Charterers (shippers of cargo) and Owners (carriers of cargo) think in US dollars per day. Ships are essentially 'day labourers' and for comparative purposes this is how the market self-evaluates who has the upper hand and where rates are trending.
So what does it cost to operate a Capesize bulk carrier for a day? The three major cost groups are the mortgage, operating costs and insurance. Ships are typically financed on 80% of their purchase price for periods of up to 15 years. For the purposes of this posting, a modern Cape will be paying the bank about US$13,000 a day in cost of capital.
Operating costs are all the all the cost to keep the ship crewed, maintained and available to trade. Crew wages, food and stores, maintenance, spares and management fee are about US$5,500 per day.
The ship has to be insured for total loss, damage and liability - another US$1,000 a day. The Owner also has to accrue for 5-yearly drydocking - another US$500 a day to be squirrelled away for the two weeks in dock. Generators consume about 2.5 tonnes per day of bunkers of essential services, US$1,750.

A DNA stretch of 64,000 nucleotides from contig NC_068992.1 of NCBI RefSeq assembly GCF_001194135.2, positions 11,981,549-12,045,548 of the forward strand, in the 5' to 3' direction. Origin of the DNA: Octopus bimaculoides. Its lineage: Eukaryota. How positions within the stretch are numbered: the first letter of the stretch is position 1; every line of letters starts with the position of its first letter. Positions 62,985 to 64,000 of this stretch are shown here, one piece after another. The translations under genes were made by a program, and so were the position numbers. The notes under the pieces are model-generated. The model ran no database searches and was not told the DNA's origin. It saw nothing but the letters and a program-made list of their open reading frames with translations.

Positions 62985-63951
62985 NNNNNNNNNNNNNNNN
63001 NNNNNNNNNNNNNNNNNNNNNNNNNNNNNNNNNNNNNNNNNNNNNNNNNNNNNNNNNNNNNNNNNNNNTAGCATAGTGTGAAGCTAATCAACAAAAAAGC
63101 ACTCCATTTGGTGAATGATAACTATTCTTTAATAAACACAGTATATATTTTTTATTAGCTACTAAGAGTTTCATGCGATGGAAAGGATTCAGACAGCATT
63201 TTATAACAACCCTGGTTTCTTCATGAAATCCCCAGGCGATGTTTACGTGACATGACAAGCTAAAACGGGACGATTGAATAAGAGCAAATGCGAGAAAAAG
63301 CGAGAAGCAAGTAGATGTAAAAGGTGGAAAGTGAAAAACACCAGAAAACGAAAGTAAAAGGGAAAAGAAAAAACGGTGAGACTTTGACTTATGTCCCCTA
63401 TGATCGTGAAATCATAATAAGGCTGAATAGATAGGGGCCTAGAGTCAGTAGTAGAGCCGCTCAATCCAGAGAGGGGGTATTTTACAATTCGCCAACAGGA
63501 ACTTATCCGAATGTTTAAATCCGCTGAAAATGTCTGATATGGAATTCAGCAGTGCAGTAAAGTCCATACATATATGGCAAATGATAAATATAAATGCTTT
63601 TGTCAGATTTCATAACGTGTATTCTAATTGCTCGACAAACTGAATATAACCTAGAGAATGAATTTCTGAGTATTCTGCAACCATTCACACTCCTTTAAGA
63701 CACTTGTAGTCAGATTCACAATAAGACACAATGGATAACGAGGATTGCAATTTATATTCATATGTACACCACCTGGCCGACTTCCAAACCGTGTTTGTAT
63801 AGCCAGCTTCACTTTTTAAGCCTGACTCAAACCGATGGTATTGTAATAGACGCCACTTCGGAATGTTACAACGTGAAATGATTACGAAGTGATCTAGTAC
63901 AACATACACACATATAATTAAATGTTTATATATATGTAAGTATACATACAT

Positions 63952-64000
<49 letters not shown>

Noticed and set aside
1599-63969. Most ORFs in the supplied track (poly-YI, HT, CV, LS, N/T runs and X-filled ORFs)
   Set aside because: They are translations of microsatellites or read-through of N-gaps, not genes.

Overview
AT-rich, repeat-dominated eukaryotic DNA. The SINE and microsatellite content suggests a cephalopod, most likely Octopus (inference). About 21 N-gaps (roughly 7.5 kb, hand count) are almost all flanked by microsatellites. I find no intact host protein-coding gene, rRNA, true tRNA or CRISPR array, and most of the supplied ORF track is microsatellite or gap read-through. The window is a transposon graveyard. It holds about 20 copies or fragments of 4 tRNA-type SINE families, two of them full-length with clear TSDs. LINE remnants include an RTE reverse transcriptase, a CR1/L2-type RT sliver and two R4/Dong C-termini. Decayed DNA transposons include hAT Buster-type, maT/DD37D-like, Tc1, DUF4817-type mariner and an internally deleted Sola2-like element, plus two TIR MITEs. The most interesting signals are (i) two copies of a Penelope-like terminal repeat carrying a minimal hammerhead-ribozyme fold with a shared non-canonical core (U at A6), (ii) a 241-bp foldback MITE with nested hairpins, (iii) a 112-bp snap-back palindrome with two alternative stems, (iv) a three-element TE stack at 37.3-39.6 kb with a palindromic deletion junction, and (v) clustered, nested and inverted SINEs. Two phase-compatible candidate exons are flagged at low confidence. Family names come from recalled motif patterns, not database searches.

So far, $21,750 a day required just to cover the idle cost and with less than $5,000 a day on offer for a coal or iron ore cargo. Before readers get too misty-eyed for the plight of the Shipowner, these same vessel saw peaks of $300,000 a day before the 2008 global recession. More an illustration of the high stakes and deep pockets needed to stake a seat at the table.
The Antipodean Mariner